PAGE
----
The Gnostic New Age: How a Countercultural Spirituality
Revolutionized Religion from Antiquity to Today
by April D. Deconick
(Columbia University Press, 2016)
Reviewed by Lance S. Owens
At the beginning, let me give my bottom-line summary: April DeConick has written one of the most important and thought-provoking books on Gnosticism to be published in several years.
Gnosticism is a complex subject, and the understanding of Gnostic tradition has undergone radical shifts over the last century — changes powerfully impelled by the discovery in 1945 of an ancient library of Gnostic scriptures near Nag Hammadi, Egypt. After two decades of work on translations, these manuscripts were published in 1977 as the The Nag Hammadi Library. The next year, in 1978, a young scholar named Elaine Pagels published a best-selling commentary on the texts, dubbing them as The Gnostic Gospels. So began a new age in Gnostic studies.
Today, about forty years after those landmark publications, comprehension of the Gnostic gospels, and Gnostic tradition more generally, remains a work in progress. The first generations of scholars largely accomplished the primary task of translating the manuscripts from ancient Coptic and Greek. The principal challenge facing the current generation of students is unraveling the meaning, context, and modern relevance of Gnosticism. New generations of readers are bringing new visions to Gnostic studies; each is awakening perspectives uniquely significant to the present moment. The outmoded perception of Gnosis as a pernicious ancient heresy has been, thankfully, laid to final rest.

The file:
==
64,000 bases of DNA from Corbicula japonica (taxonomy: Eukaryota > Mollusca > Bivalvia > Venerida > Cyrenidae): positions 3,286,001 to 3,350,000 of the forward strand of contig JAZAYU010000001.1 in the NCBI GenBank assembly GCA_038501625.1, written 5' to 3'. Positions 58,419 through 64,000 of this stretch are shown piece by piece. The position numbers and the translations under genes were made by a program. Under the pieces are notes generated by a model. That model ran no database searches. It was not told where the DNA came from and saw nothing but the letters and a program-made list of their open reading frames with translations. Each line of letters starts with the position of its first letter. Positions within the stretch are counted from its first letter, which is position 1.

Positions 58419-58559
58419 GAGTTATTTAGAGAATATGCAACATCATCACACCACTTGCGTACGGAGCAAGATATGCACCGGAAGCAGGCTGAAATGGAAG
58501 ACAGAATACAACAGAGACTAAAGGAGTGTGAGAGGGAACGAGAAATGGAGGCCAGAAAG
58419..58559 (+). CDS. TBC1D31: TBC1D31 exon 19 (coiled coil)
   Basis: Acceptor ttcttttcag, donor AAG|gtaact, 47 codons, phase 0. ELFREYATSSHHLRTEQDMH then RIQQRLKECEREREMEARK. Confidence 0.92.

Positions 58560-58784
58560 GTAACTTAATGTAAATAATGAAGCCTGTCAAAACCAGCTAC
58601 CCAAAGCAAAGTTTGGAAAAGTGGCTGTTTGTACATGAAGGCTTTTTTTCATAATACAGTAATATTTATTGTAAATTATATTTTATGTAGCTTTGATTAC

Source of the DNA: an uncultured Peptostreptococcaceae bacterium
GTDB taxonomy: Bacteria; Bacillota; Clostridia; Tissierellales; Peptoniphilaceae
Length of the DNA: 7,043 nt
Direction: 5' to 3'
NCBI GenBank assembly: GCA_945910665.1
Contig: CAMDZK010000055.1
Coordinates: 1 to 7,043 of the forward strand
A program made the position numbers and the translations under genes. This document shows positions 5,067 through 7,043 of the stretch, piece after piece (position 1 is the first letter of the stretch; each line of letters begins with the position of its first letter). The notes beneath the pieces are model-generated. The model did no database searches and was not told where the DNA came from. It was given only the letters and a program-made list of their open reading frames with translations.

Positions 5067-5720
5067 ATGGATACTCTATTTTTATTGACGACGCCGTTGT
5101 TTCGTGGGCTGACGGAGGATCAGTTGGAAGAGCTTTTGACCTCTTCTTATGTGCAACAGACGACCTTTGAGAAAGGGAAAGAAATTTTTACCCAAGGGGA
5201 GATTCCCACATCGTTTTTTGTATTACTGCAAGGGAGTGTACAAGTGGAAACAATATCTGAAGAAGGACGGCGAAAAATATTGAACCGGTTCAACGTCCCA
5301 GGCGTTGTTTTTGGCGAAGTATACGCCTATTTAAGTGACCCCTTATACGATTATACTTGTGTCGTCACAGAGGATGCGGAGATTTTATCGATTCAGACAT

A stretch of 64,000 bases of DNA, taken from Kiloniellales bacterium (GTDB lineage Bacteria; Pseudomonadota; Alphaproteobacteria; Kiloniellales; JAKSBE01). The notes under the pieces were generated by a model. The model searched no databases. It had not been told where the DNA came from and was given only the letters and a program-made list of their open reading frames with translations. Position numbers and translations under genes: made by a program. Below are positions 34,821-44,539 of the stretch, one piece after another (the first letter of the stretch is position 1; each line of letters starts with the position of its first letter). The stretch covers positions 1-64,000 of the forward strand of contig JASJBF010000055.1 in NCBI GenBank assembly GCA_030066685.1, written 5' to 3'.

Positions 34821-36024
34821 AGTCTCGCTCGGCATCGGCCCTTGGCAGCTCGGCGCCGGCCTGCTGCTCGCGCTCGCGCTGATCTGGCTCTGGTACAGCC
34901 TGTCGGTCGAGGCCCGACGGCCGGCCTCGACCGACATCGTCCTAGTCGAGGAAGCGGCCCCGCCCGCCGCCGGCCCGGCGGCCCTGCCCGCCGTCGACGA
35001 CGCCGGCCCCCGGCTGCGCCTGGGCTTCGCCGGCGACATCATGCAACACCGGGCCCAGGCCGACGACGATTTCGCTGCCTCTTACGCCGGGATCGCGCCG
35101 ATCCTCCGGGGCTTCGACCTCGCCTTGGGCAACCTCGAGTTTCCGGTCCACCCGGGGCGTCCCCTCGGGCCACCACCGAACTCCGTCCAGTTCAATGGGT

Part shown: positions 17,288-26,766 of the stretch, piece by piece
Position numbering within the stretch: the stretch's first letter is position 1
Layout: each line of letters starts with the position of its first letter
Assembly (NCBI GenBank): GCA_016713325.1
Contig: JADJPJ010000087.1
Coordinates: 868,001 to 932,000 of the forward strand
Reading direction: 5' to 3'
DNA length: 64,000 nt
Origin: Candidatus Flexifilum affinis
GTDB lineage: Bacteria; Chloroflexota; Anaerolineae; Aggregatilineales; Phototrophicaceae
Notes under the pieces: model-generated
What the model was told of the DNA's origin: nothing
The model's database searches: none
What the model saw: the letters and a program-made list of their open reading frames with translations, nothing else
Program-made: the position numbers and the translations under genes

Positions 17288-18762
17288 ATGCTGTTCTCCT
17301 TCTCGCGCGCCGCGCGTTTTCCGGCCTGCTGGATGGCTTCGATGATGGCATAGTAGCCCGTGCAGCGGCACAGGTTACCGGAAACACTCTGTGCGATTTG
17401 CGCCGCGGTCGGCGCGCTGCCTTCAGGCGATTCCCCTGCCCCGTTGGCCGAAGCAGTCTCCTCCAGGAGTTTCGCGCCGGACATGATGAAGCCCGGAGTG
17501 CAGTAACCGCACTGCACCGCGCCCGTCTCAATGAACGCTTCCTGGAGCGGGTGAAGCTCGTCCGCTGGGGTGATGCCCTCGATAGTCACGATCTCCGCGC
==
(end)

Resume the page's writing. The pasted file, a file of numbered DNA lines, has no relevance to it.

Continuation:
Agreement is emerging that Gnosticism should no longer be studied exclusively in the context of ancient Christian history or theology. Gnosis is a perennial tradition, and its rediscovery in this age presents a vibrant hermeneutic challenge to antique theologies. The Gnostic worldview resonates with modern consciousness and psychology; it unveils vital perspectives on human nature. Dr. April DeConick – Professor of Biblical Studies and chair of the Department of Religion at Rice University – has been at the forefront of this resurgent appreciation and interpretation of Gnosticism.
Dr. DeConick has christened her new book with a challenging title: The Gnostic New Age: How a Countercultural Spirituality Revolutionized Religion from Antiquity to Today. The clichéd phrase “New Age” is a "turn-off" for some people (including me), and its use in the title may turn away occasional book browsers. But don’t let it dissuade you. Just tune in. April DeConick has delivered a “must read” study for anyone interested in Gnosticism. Of course, the book has a few interpretive flaws; specialists in Gnostic studies will each find different points where they firmly disagree with DeConick, as do I. Ancient Gnosticism is a puzzle with many missing parts. The texts and facts can be – and have been – assembled in radically different ways. Here Dr. DeConick tells the story of Gnosticism her way, in a strong voice backed by years of academic study, and without bothering to repeatedly tip her hat to opposing views. This is not the first or only book to read on Gnosticism. It makes no attempt to summarize and balance divergent perspectives, or dissect ongoing interpretive controversies. Nonetheless, it joins my short list of essential introductory works on Gnostic tradition.